There is no doubt in my mind that I was destined to teach. I’ve been passionate about information technology since I was young and simply love to share what I know about it with others. Without question my parents were influential. My father’s excitement about technology was contagious especially when he proudly brought one of the first Radio Shack TRS-80 computer’s home. I quickly became an avid WORM game expert and created my very first BASIC program at the ripe age of seven. My mother, a dedicated community college professor, was a constant educational example. Memories of her grading papers or typing tests late into the night and describing her campus experiences are still fresh in my mind. As a technology student at a community college I had no idea how these influences would eventually shape my life. When I later became a corporate technology specialist and then community college professor I better understood the result of “nurture and nature”. It is because of my past experiences I am extremely satisfied to pursue my commitment to be the best technology educator possible.
I have three primary goals. First, provide knowledge to students that will equip them to be successful with their personal career goals or skill development. Second, encourage that technology parameters are followed where required and that creativity can flow freely where possible. Last, and because the dynamic field of technology requires it, encourage the practice of lifelong learning.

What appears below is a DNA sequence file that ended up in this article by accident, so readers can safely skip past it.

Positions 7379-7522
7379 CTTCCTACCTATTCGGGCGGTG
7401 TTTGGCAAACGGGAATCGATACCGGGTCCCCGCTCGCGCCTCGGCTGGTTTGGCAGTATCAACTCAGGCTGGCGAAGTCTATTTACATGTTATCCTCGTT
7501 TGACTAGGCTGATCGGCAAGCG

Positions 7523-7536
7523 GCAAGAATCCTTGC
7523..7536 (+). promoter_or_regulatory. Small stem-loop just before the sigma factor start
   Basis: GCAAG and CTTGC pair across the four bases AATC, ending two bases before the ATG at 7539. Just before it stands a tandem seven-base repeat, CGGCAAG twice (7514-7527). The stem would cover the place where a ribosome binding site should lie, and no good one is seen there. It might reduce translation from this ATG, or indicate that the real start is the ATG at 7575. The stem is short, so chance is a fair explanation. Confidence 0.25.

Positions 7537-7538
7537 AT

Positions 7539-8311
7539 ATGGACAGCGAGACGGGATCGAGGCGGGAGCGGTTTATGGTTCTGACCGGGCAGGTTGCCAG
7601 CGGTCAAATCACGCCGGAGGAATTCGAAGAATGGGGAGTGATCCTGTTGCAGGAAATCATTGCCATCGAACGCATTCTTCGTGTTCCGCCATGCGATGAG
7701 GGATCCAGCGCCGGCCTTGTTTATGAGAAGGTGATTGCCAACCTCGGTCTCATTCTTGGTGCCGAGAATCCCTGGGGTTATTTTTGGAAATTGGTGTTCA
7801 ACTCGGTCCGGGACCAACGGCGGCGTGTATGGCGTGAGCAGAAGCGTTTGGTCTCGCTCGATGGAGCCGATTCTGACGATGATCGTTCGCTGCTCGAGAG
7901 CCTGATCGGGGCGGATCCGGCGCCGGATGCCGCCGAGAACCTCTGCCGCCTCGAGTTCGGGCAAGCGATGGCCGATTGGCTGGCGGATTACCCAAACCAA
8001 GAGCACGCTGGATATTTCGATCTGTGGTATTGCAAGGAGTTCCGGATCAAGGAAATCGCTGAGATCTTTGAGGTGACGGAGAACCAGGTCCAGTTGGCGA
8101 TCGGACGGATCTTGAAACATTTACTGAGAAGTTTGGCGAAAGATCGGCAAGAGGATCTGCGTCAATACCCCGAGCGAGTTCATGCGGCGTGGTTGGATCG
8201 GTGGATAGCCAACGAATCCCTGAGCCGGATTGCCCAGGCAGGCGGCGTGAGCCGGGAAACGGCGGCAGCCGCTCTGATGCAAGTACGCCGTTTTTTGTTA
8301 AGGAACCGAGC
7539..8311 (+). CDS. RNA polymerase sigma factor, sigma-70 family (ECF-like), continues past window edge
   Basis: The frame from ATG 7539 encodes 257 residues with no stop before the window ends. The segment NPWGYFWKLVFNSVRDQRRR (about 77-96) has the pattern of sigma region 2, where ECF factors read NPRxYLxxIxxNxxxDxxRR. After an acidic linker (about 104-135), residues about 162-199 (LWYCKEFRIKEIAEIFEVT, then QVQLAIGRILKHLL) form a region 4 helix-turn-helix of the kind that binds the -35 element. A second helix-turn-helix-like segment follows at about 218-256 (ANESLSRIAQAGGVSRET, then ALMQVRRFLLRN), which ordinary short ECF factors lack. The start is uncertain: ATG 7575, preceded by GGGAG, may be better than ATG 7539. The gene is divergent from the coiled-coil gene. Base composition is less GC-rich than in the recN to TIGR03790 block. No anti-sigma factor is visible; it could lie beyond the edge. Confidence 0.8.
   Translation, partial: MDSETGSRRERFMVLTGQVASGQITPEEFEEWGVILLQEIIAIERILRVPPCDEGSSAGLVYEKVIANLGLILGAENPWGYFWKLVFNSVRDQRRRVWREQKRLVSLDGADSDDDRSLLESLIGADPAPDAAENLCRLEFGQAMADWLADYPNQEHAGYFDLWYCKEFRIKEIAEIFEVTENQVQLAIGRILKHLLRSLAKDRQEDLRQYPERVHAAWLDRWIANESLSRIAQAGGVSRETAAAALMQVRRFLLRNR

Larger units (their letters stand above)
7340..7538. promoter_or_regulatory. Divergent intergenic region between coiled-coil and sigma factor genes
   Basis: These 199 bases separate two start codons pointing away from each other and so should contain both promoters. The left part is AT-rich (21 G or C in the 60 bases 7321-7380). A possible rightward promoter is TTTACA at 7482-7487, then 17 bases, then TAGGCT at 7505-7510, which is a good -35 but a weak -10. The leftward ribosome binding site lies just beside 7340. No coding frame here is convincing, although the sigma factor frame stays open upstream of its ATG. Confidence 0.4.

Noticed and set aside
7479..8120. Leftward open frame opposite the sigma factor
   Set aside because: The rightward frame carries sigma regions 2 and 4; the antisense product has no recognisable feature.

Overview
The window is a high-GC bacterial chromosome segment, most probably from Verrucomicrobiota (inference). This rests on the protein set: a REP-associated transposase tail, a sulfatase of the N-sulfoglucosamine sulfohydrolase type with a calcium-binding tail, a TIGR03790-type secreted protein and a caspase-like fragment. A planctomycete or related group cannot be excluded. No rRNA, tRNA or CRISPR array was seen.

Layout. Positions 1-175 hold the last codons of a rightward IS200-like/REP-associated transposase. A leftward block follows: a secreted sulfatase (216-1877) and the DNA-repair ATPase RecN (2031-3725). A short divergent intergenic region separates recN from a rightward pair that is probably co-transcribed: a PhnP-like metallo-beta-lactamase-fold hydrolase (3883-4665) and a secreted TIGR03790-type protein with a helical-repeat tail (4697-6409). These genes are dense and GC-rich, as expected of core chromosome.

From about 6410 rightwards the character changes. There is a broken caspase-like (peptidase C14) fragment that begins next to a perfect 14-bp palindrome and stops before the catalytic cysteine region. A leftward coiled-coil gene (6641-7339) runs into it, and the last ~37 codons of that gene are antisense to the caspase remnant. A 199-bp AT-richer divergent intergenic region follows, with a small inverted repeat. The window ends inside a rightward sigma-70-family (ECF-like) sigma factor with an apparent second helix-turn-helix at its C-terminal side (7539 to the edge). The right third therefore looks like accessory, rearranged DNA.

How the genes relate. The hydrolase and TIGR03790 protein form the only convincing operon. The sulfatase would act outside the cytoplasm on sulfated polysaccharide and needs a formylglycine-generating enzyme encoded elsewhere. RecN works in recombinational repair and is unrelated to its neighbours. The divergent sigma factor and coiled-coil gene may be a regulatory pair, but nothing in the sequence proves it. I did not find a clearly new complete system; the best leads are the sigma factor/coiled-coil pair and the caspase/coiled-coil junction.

It has been my experience that technological knowledge is best learned through a combination of memorization, recall and active learning. Whether visual, auditory or kinesthetic (hands-on), learners respond very well to a variety of teaching methods. I use techniques in my classes which include lectures with visual aids, demonstrations, step-by-step hands-on exercises, discussions, and projects.
As a technology instructor I must prepare students for work environments demanding proficient skill sets that follow close parameters without deviation. While this accuracy is emphasized, I must also conversely get students to think for themselves. This requires a higher level of critical thinking: the ability to analyze, criticize, and synthesize (create). In technology design, innovation is essential, and while it may or may not be true that creativity cannot be taught, it can be developed. My goal is to design exercises and projects that challenge the students and force them to think conceptually.
Encouraging students to become lifelong learners can be difficult when their more immediate temptation is to view any given course as an “ends to a means”. It is through the process of educational and career advising that I’m given the opportunity to share my journey. I often remind students about the reasons and benefits for seeking my Master’s degree several years after I had obtained my Bachelor’s. Even now, I continue to learn through continued educational opportunities, professional seminars, lectures, the reading of journals and sharing what others are trying for the first time. The field of technology demands lifelong learning, a very open mind and a very willing attitude. For as much as I love to teach I also love to learn. It is that desire for knowledge that above all else I would hope to inspire.